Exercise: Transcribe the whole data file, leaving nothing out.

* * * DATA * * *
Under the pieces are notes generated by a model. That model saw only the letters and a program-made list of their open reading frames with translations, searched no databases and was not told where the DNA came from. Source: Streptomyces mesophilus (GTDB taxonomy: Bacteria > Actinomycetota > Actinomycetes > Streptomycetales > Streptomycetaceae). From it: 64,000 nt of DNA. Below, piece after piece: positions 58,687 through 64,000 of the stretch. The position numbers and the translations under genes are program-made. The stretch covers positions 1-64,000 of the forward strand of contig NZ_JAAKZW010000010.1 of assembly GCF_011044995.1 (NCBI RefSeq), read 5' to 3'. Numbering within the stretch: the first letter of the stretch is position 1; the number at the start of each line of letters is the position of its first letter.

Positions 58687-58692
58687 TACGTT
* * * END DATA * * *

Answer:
Under the pieces are notes generated by a model. That model saw only the letters and a program-made list of their open reading frames with translations, searched no databases and was not told where the DNA came from. Source: Streptomyces mesophilus (GTDB taxonomy: Bacteria > Actinomycetota > Actinomycetes > Streptomycetales > Streptomycetaceae). From it: 64,000 nt of DNA. Below, piece after piece: positions 58,687 through 64,000 of the stretch. The position numbers and the translations under genes are program-made. The stretch covers positions 1-64,000 of the forward strand of contig NZ_JAAKZW010000010.1 of assembly GCF_011044995.1 (NCBI RefSeq), read 5' to 3'. Numbering within the stretch: the first letter of the stretch is position 1; the number at the start of each line of letters is the position of its first letter.

Positions 58687-58692
58687 TACGTT